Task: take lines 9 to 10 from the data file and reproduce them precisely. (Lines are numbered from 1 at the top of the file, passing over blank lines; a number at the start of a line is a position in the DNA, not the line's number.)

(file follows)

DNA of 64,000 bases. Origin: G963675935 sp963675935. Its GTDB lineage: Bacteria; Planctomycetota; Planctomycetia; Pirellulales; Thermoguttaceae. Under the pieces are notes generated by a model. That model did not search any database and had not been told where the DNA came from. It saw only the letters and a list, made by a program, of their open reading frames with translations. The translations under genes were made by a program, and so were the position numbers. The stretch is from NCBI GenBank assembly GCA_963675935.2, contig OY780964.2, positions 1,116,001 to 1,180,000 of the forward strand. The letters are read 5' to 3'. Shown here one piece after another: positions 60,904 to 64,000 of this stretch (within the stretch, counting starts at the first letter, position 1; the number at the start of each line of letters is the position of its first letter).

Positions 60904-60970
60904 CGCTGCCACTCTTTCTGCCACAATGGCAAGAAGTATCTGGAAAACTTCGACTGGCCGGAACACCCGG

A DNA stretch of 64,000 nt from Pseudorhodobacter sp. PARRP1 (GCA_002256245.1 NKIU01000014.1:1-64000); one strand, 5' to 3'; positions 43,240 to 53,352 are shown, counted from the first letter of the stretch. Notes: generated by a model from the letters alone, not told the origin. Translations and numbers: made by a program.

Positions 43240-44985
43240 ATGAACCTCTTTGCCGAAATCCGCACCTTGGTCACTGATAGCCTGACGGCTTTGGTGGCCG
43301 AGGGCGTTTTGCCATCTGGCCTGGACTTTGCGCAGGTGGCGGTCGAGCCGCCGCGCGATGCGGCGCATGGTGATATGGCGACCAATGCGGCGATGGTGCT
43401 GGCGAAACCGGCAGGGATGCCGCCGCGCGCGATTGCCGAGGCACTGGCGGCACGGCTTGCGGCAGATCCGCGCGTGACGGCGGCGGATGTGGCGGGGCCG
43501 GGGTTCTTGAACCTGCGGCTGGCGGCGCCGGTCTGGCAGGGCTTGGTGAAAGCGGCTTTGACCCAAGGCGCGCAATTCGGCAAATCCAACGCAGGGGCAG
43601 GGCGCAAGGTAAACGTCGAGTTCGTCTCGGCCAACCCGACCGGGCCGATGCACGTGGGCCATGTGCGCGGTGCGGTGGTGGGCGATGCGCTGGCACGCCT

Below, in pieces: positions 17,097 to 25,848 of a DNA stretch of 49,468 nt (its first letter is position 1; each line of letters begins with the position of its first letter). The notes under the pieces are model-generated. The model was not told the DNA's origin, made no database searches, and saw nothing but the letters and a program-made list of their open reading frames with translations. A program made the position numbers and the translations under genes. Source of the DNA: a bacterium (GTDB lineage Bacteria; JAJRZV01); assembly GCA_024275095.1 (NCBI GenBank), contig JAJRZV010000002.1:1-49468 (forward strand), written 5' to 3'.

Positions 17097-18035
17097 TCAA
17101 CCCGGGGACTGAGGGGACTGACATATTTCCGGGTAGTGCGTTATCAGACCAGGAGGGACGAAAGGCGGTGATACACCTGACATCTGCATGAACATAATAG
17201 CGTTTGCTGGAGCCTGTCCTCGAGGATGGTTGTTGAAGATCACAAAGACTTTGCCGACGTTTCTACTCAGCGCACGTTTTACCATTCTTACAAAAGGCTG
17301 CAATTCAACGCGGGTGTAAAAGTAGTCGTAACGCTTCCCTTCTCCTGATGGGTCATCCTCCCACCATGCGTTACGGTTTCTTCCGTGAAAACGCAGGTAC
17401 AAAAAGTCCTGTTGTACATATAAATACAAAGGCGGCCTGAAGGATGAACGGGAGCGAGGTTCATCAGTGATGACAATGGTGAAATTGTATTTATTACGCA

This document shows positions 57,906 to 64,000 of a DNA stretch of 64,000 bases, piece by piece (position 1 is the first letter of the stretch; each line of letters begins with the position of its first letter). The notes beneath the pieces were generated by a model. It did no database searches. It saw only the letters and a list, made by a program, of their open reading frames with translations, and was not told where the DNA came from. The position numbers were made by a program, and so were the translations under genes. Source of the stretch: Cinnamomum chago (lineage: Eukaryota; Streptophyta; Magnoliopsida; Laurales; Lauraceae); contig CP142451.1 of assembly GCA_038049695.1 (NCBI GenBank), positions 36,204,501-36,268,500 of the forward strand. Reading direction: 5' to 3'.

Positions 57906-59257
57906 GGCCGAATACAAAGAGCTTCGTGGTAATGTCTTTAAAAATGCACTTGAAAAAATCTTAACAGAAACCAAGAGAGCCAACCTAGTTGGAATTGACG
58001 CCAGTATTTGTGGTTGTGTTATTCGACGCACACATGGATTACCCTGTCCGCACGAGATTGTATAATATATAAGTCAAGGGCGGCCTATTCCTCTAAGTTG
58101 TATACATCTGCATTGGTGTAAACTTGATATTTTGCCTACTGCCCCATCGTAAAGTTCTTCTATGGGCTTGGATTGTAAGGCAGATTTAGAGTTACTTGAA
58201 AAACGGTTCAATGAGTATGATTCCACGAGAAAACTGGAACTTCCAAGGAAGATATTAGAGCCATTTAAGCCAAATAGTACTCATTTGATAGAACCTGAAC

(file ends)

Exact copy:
43501 GGGTTCTTGAACCTGCGGCTGGCGGCGCCGGTCTGGCAGGGCTTGGTGAAAGCGGCTTTGACCCAAGGCGCGCAATTCGGCAAATCCAACGCAGGGGCAG
43601 GGCGCAAGGTAAACGTCGAGTTCGTCTCGGCCAACCCGACCGGGCCGATGCACGTGGGCCATGTGCGCGGTGCGGTGGTGGGCGATGCGCTGGCACGCCT